Islamic Da'wah Council of the Philippines, Inc.

Mission

To work together for the upliftment of the economic, educational and social status of the Filipino Muslims and the poor and needy segments of the Philippine society thru welfare programmes in cooperation with the welfare and development agencies in order to attain total human development.

Vision

To create better understanding thru mutual respect, help and cooperation among our peoples taking into consideration the values and guidance laid down by the Almighty God.

What is IDCP?

A registered federation of 98 Muslim Organizations throughout the Philippines. It is an Accredited Islamic Religious Non-Government Organization (NGO) by the Department of Social Welfare and Development (DSWD);

IDCP is an active member of the following:

  1. World Halal Council (WHC);
  2. Regional Islamic Da'wah Council of Southeast Asia & The Pacific (RISEAP);
  3. World Assembly of Muslim Youth
  4. World Federation of Islamic Missions and others

IDCP is also a counterpart of the IDB Educational Trust Foundation in the Philippines.

Historical Background

IDCP was formed November 1981 and was successfully registered in Security and Exchange (SEC) on January 1982. The primary purpose is to create a national religious organization of Muslims in order to address the usual concerns affecting the Muslims in the Philippines brought about by the continued de-islamization in the Muslim countries especially in Mindanao, Sulu, and Palawan (MINSUPALA), as part of its purposes was to include all concerns affecting Muslims ranging from da’wah program, education among Muslim individuals and family, economic uplifting among Muslim families, publications, and others considering their religion and their relationship with the Christian majority in the country in order that they could have peacefully side by side without disregarding and abandoning their Islam religion identity as Muslims.

In 1987, some companies approached the IDCP office, which was then known to be existing Muslim organization that teaches Islam thru radio and television programs as well as conducting an Annual General Assembly among the Muslim communities and organization. The concern of some companies are about the acceptance of their products exported to Muslim countries. They were required to have their products be certified and endorsed as Halal by the credible and respected organization in the local community.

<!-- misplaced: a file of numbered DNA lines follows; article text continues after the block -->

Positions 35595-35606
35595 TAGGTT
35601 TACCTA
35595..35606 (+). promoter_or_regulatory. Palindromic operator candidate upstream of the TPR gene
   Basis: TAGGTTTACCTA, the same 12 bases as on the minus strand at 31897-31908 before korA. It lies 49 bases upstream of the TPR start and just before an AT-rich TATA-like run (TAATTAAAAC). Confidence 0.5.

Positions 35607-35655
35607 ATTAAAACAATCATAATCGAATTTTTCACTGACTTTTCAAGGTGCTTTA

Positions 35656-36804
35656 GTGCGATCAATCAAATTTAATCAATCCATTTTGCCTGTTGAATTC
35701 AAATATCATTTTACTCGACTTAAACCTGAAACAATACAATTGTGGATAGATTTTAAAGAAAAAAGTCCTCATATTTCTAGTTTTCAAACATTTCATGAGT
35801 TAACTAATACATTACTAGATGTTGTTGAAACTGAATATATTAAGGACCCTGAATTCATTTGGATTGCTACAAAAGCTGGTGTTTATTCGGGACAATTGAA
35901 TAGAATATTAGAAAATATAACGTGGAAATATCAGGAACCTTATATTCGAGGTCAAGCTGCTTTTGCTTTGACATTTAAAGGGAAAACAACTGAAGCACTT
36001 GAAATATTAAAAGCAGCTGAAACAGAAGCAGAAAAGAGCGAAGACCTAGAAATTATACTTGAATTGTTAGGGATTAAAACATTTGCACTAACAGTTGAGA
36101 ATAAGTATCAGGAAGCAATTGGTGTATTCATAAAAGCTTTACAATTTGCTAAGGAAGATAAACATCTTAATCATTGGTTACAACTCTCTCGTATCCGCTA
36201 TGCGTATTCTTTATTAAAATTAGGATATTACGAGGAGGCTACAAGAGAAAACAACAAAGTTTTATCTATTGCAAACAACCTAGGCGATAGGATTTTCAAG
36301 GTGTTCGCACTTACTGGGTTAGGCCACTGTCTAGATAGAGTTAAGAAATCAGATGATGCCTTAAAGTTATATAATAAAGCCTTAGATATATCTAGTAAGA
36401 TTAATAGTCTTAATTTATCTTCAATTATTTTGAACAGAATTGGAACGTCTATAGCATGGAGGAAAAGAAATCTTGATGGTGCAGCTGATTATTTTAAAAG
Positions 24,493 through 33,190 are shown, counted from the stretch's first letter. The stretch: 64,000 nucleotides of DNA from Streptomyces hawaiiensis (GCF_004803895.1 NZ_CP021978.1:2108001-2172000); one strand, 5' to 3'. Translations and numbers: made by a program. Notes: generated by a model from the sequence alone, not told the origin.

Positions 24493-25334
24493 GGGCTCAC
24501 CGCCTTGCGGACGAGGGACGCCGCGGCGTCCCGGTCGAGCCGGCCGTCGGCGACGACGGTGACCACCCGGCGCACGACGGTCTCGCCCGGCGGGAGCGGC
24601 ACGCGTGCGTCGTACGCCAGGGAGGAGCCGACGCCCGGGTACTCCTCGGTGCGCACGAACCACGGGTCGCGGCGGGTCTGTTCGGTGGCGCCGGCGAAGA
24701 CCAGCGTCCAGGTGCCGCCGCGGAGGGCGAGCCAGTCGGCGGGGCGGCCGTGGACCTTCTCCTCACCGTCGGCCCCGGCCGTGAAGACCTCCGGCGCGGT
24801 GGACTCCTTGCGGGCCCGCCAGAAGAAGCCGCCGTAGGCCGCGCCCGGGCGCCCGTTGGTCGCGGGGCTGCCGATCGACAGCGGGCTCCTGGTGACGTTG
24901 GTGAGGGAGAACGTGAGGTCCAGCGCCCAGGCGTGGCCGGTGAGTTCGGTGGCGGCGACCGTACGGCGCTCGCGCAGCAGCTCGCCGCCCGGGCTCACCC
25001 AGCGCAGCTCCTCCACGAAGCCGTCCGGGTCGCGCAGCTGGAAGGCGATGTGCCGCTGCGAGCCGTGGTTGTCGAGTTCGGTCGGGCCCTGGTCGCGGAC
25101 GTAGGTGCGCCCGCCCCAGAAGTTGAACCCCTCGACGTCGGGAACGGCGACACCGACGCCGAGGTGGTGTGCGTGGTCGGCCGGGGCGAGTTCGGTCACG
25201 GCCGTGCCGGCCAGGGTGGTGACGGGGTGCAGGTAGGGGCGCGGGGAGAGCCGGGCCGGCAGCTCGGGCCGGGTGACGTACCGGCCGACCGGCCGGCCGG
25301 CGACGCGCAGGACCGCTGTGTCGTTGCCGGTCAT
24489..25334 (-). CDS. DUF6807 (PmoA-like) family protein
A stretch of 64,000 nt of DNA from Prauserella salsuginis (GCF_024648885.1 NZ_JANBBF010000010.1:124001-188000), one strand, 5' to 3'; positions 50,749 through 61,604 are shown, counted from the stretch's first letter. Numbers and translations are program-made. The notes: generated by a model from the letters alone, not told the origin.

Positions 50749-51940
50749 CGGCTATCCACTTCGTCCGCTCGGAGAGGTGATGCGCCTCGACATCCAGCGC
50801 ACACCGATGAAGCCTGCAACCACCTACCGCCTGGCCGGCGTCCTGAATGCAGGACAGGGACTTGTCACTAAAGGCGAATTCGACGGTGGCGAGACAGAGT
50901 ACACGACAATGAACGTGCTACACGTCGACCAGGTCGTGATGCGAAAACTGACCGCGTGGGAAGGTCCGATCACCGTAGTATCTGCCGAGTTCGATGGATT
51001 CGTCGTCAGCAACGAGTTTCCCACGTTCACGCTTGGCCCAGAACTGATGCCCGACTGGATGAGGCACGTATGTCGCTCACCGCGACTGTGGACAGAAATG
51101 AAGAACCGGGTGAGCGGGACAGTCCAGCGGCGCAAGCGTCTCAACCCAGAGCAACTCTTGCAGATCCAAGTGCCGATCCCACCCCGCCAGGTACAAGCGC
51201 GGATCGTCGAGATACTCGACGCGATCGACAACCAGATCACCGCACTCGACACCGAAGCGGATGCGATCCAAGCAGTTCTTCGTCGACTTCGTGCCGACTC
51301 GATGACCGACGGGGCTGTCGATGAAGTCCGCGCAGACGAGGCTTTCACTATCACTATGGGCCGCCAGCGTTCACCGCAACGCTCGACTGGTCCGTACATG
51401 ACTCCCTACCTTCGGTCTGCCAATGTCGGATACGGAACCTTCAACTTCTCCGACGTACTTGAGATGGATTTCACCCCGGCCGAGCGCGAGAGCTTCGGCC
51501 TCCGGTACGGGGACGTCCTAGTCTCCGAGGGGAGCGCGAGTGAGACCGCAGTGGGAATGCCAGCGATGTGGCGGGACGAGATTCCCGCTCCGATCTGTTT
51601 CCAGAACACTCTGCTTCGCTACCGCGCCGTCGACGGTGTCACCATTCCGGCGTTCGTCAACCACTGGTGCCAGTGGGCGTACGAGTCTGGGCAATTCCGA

This was the reason why IDCP, after consulting its officers, Board of Directors, and Fatwa committee, decided to organize and set-up the Halal certification committee within the Islamic Da'wah Council of the Philippines (IDCP-Halal). At first, it was only composed of ten (10) members carefully selected according to their expertise in food technology, food manufacturing, chemical and biological expertise affecting the food industry as well as the requirements of maintaining a stable and reliable manufacturing process by the applicant for Halal certification.

This team became bigger when IDCP felt the need to address concerns on animal slaughtering including that of large cattle but on top of this is the daily concerns of food manufacturer on process food that are produced using various ingredients and raw materials, which needed to be validated whether they are of Halal origin or processed without that contaminants that will affect the quality of the Halal product. This concern was elevated to different types of manufacturing such as pharmaceutical and medicine, beverages and drinking waters most of which concerns were from contaminated sources which cannot be accepted and certified as Halal.

In its administrative operation, IDCP became well-known to the Halal industry worldwide especially when they have joined a famous group of Halal certifiers, the World Halal Council (WHC).


IDCP as Halal Certification Body

IDCP started to include Halal verification and accreditation on food and non-food products since 1987 but formulated its Halal Certification policies in 1995. Became member of WHC (World Halal Council) in year 2000 with Indonesia, was its president up to the present and thereafter became recognized Halal certification and accreditation authority worldwide.

On July 3, 2003, the Supreme Court of the Philippines decreed that the Government cannot certify Halal being a religious concern and the IDCP and similar organization is the official Halal Certification Authority. To date, IDCP has certified more than 1,500 companies here and abroad as Halal accredited companies in which IDCP has endorsed and guaranteed their products as Halal and fit for the use and consumption of Muslims and mankind in general.